Objectives Board of Directors Advisory Board Leadership Sponsors
CIB2012 CIB2011 CIB2010 ICTM 2011
Executive Committee Education Committee International Collaboration Committee Communication Committee Membership Committee
Cellular & Molecular Medicine Applied Immunology Molecular Imaging Regenerative medicine Drug development and discovery Biomaterials & Clinical Application Omics Science
ISTM Newsletter Journals
Certification and Diplomate Program Short Term Training Abroad Long Term Abroad Training Fellowship Observer-ships Abroad
Conferences Travel Grants Travel Grants for Short Term Training Abroad Travel Fellowship for Long Term Abroad Training Observer-ships Abroad Grants Excellent in Translational Medicine Award Research Grants
News Home>>News

Prof Wang group publishes a new concept of clinical lipidomics

 Lipidomics is a measurement of a large scale of lipid species to understand roles of their carbon atoms, dual bonds, or isomerism in the lipid molecule. Clinical lipidomics was recently defined “as a new integrative biomedicine to discover the correlation and regulation between a large scale of lipid elements measured and analyzed in liquid biopsies from patients with those patient phenomes and clinical phenotypes”. The first step to translate lipidomics into clinical lipidomics is to settle a number of standard operation procedures and protocols of lipidomics performance and measurement. Clinical lipidomics is the part of clinical trans-omics which was coined as a new emerging scientific discipline where clinical phenomes are integrated with molecular multiomics. We believe it is the time to translate lipid science and lipidomics into clinical application and to understand the importance of clinical lipidomics as one of the most helpful approaches during the design and decision-making of therapeutic strategies for individuals. We emphasize here that clinical lipidomics should be merged with clinical phenomes, e.g. patient signs and symptoms, biomedical analyses, pathology, images, and responses to therapies, although it is difficult to integrate and fuse the information of clinical lipidomics with clinical phenomes. It will be a great achievement if we can draw the networks of lipidomic species fused with networks of genes and proteins to describe the molecular mechanisms of the disease in multi-dimensions.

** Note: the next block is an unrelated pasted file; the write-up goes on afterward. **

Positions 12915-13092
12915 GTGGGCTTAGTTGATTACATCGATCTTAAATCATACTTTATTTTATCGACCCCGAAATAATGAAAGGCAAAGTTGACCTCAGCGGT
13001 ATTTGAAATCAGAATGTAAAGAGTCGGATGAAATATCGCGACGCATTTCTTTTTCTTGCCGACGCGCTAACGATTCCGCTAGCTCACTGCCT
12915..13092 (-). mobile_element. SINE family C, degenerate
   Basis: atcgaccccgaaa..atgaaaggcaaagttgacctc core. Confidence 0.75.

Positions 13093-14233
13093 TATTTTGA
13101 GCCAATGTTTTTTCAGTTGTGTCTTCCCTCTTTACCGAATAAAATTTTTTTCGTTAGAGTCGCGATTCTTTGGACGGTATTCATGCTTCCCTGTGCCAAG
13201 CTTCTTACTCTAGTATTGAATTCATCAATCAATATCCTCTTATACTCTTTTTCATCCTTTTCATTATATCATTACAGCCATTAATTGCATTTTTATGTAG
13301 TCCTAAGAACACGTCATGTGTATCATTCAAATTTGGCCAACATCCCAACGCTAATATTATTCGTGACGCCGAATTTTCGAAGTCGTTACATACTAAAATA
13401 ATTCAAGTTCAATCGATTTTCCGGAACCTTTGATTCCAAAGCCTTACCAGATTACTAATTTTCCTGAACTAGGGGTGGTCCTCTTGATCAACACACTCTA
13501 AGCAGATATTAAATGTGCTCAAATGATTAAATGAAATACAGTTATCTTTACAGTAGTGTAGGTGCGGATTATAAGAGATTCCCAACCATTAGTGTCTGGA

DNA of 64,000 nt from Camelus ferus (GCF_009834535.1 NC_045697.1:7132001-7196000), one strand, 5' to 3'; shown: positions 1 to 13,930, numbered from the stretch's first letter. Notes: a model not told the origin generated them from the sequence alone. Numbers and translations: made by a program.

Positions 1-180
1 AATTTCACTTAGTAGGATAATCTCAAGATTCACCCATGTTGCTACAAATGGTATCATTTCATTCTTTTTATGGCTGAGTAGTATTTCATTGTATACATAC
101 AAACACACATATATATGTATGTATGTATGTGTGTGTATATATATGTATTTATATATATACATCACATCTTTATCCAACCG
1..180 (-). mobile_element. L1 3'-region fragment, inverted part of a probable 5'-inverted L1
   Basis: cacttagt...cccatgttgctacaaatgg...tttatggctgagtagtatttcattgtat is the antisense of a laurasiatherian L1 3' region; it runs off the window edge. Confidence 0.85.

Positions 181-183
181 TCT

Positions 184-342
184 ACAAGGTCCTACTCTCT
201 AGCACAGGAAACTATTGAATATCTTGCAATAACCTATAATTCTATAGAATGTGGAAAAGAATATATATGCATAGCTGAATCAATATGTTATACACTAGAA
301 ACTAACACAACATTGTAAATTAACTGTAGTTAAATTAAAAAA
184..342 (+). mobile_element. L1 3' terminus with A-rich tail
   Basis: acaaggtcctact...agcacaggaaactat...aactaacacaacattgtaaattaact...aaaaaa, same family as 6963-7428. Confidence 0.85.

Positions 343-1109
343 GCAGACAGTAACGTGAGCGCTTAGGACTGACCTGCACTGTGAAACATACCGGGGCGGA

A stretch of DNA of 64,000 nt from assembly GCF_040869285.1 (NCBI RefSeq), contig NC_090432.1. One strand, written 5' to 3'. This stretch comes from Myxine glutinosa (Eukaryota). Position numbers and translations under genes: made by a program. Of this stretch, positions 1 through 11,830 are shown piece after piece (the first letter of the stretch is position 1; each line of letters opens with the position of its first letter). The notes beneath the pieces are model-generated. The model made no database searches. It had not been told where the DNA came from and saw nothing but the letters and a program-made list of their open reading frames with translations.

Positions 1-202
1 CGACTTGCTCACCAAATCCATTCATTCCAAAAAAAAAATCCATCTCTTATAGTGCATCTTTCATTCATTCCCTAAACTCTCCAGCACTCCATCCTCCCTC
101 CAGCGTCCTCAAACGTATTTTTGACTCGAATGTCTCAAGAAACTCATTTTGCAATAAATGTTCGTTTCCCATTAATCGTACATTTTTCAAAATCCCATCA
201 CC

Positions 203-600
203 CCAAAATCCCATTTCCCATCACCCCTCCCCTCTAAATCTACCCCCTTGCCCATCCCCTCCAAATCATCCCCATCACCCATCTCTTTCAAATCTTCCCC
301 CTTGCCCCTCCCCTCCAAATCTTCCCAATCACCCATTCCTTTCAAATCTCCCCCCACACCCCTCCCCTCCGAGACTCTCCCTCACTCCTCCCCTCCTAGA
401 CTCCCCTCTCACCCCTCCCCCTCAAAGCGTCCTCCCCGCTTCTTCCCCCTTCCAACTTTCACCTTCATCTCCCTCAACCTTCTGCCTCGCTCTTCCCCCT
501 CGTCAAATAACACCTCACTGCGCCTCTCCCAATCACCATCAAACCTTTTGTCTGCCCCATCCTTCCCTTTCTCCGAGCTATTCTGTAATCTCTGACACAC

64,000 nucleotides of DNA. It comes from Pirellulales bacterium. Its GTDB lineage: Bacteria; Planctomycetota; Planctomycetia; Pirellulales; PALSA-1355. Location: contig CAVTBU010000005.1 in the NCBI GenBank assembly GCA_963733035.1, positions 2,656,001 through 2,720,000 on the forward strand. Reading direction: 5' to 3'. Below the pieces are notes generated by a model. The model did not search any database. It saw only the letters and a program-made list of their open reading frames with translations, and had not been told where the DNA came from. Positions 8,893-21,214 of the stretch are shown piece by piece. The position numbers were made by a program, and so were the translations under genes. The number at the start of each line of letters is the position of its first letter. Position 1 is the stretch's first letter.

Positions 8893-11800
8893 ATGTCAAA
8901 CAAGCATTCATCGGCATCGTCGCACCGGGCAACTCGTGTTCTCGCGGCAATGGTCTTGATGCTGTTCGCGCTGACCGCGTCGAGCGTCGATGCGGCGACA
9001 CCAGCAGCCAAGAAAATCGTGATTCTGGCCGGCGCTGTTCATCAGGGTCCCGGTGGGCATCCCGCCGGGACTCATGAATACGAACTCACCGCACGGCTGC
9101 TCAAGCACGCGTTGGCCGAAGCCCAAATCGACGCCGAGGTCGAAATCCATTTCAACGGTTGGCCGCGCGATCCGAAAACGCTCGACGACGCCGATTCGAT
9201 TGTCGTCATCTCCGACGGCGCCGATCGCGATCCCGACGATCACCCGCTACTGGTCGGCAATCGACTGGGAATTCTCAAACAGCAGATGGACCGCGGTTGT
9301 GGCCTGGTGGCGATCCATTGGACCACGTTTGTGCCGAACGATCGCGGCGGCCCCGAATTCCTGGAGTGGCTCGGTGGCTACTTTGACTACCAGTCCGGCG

Sponsors

Copyright © 2011 istmed.org All rights Reserved.  International Society for Translational Medicine

Technical support: weicheng